What triggered my interest in PMP
I started my career as a Project Management trainee 6 years ago and fell in love with the role. New products products to build, new problems to solve, this role is something that gives me innate satisfaction at the end of the day.
I wanted to get structured education in project management and chose PMP as I felt it gave the most well-rounded project management knowledge. Something that I can apply at my job immediately.
Study resources I used for exam prep
I tried reading through the chapters, however, what worked best for me was to first do the exercises and then study based on the questions I got wrong.
Yes, there IS a FREE simulator link towards the end of this post. If you found it, there is another surprise in the waiting that could be your ticket to PMP success.
My study approach and study plan
As I mentioned, my study approach was to first attempt the exercises at the end of each chapter and then read/go through what was not answered correctly.
This approach worked marvelously well for me because I felt that when I attempted the question and got it wrong there was an inner thirst to learn that part of PMP material. So it never felt like a tedious thing to do.
I carved out at least 1 hour for PMP study every day. I did this for about 8 weeks before the exam.
Then I gave mock exams on multiple websites during the last two weeks.
I did not study anything for 36 hours before the exam.
The issues I faced
It was hard to focus on the preparation and actually do it every day for a long period of time. Even before that making up my mind to seriously start PMP preparation was a tough too. It took me close to a year to get my head down and plan to give the exam.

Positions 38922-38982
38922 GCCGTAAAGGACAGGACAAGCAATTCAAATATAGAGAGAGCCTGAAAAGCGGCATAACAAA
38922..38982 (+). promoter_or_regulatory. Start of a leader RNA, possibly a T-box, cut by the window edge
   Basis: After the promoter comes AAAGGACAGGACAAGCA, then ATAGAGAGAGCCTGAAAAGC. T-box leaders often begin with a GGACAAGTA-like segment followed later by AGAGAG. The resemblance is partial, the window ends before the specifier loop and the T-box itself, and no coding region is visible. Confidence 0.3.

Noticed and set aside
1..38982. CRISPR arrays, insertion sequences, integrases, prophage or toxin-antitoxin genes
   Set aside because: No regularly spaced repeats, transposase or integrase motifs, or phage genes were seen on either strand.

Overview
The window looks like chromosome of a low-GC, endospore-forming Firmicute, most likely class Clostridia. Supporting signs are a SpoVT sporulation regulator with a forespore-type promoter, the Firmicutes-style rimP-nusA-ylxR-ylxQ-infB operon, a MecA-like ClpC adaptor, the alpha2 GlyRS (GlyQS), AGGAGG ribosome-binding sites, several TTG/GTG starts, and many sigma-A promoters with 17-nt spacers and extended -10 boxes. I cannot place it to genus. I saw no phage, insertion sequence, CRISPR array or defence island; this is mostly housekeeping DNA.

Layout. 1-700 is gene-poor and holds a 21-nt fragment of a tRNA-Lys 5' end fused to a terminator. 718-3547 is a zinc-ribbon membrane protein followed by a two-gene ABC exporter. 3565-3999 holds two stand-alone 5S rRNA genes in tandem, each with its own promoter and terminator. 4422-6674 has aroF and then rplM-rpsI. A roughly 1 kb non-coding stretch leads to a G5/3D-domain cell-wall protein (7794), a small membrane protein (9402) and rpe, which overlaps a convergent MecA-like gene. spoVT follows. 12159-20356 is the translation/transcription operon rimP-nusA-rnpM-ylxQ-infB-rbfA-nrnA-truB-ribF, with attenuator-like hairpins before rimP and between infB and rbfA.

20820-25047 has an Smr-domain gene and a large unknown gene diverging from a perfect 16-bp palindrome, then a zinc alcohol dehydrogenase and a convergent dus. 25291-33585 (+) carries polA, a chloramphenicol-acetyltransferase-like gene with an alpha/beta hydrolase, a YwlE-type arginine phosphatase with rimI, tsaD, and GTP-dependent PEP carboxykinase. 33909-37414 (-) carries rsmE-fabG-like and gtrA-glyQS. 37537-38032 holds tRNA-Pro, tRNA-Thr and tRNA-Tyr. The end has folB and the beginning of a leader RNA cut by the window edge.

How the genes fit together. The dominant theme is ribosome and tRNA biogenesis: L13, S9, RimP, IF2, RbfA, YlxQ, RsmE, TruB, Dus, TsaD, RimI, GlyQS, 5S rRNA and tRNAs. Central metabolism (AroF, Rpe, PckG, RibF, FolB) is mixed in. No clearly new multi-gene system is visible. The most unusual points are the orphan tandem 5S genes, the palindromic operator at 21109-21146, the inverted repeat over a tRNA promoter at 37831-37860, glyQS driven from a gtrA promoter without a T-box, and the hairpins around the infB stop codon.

So I did something that put me on the line.
I actually applied for the certification by giving myself 3 days of time for study.
I began spending one hour every day for the preparation and began made notes to understand the questions I got wrong.
Then things started to move quickly.
My preparation steps in the week before the exam
As mentioned above, I gave mock exams (50 questions, every day for 4 days) and a complete 200 question mock exam on day 5 and 6 before the exam.
Day 7 was a rest day. I didn’t study for 36 hours before the exam.
The real exam experience
I hope these points will help you prepare for your exam better.
- The exam was not the toughest one, however, it was long and all questions were scenario based
- I took a break after every 50 questions (water/ washroom) and a mini-break after solving 10 questions (deep breathing for 10 seconds)
- The entry to the exam hall is time-consuming, therefore try wearing a half sleeves t-shirt/shirt so that you don’t have to unfold the cuffs
- Ask for noise-cancellation headphones, and check if they work. If they don’t work, get them changed as you will need them to focus better and answer questions faster.
- Ask for a physical calculator!
My study tips for PMP aspirants
- Don’t just read the material. Relate it with your experience
- Go through as many mock questions as you can (here is a free mock simulator for you!)
- The questions in Rita are purposefully long and tricky. Don’t stress too much if you are not able to get ~ 80% in those tests
- Focus on the steps we take as Project Managers for planning- For example, Planning always starts with identifying stakeholders and finishes with refining the schedule (compress the schedule)
- Practice giving at least one exam every day (50 Questions is enough) in 30 minutes especially during the last 2 weeks
All the best!
About Robin Singh
- I am a certified PMP working as a Senior Consultant in United Health Group. I manage projects with a team of industrial engineers to identify bottlenecks in the business processes cohesively with the technology teams to deliver solutions which maximize the output of businesses.
- I excel at developing innovative, customer-focused solutions to drive organizational efficiencies and help meet strategic goals.
- Beyond my professional achievements, I climb mountains and travel to see new worlds within worlds.